The Spokesman-Review reports:
It is interesting that they cite 2000 as a great example of when this would work, but ignore the fact that the reported nationwide popular vote was so close enough to require a recount under many state laws - as well as nationwide lawsuits trying to change the numbers. 50 Floridas. Hundreds or thousands of lawsuits. The Electoral College keeps looking better.
Lawmakers clashed today over a plan to award all of Washington's electoral votes to the presidential candidate who wins the nationwide popular vote.
Proponents say it's a way of doing away with the winner-take-all Electoral College system under which someone - such as Al Gore in 2000 - can win more total votes yet still lose the election.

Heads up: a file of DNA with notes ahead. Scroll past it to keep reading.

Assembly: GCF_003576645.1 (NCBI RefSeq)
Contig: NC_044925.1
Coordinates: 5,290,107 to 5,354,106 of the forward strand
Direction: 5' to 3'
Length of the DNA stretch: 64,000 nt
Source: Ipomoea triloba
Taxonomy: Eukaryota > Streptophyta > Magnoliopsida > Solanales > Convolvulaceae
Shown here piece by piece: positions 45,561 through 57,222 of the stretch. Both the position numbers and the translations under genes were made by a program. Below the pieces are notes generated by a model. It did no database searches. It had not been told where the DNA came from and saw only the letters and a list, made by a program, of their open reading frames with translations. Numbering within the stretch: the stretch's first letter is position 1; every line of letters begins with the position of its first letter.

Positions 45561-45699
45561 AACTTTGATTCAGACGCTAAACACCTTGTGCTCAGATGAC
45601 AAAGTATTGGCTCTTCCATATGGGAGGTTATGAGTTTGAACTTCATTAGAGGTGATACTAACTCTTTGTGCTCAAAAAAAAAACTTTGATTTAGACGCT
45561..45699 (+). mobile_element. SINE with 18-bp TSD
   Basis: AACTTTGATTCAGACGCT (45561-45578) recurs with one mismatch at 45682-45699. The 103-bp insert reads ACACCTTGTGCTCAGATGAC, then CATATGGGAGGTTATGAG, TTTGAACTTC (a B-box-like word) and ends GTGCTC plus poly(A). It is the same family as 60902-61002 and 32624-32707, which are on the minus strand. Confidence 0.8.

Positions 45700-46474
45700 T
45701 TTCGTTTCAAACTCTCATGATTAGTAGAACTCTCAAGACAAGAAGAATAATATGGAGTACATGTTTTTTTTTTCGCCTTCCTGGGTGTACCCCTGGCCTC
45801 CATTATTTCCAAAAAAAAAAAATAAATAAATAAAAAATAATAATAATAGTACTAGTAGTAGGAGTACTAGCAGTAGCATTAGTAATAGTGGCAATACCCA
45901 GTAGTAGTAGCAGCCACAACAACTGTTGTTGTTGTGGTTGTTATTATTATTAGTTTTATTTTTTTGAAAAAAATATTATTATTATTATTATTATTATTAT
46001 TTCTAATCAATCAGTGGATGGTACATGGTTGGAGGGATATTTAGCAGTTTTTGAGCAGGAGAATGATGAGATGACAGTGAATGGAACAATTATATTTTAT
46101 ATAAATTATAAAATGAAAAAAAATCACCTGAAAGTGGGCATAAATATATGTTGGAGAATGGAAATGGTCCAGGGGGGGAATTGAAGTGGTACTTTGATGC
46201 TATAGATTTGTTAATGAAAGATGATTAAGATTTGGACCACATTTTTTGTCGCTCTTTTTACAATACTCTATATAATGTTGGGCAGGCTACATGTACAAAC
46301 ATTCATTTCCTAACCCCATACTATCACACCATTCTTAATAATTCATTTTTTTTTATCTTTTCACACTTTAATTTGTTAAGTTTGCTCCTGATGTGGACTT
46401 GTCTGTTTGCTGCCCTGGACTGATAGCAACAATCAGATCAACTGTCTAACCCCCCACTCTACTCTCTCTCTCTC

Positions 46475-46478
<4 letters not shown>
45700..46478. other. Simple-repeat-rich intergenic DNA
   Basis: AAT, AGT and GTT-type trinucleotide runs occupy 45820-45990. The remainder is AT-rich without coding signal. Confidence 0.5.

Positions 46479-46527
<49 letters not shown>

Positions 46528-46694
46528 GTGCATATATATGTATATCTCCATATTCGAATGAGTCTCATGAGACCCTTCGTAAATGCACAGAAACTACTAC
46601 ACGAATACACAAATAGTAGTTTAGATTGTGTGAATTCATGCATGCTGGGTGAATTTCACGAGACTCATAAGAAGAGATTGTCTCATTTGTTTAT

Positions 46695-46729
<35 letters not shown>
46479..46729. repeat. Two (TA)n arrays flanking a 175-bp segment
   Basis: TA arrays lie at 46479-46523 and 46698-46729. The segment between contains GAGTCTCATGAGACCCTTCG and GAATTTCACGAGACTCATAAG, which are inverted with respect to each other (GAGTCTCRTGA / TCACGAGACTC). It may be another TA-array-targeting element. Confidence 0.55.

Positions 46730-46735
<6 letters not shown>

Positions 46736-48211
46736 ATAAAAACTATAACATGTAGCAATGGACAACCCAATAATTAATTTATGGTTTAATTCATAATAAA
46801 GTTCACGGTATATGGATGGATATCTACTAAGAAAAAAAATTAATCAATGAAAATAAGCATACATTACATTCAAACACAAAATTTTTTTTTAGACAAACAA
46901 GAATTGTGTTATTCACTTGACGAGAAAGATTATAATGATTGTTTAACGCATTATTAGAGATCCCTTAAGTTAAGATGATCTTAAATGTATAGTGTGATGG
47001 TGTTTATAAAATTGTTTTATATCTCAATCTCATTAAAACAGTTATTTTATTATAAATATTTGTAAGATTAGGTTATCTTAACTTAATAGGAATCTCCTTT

Republicans and one conservative Democrat called it a bad idea, saying it could award Washington's electoral-college votes to a candidate most Washington voters oppose.
"This is the most ridiculous thing I've ever seen in my life," said state Sen. Don Benton, R-Vancouver.
Opponents also argued that the bill would reduce the likelihood of presidential candidates stopping here to campaign. Instead, they'd likely focus their efforts on a handful of large cities and states, said state Sen. Joe Zarelli, R-Ridgefield. He calculated that a candidate could get enough votes from just the 12 most-populous states to win if the race was decided on popular vote only.
"I think if you want to disenfranchise the voter, then you vote for this bill," he said.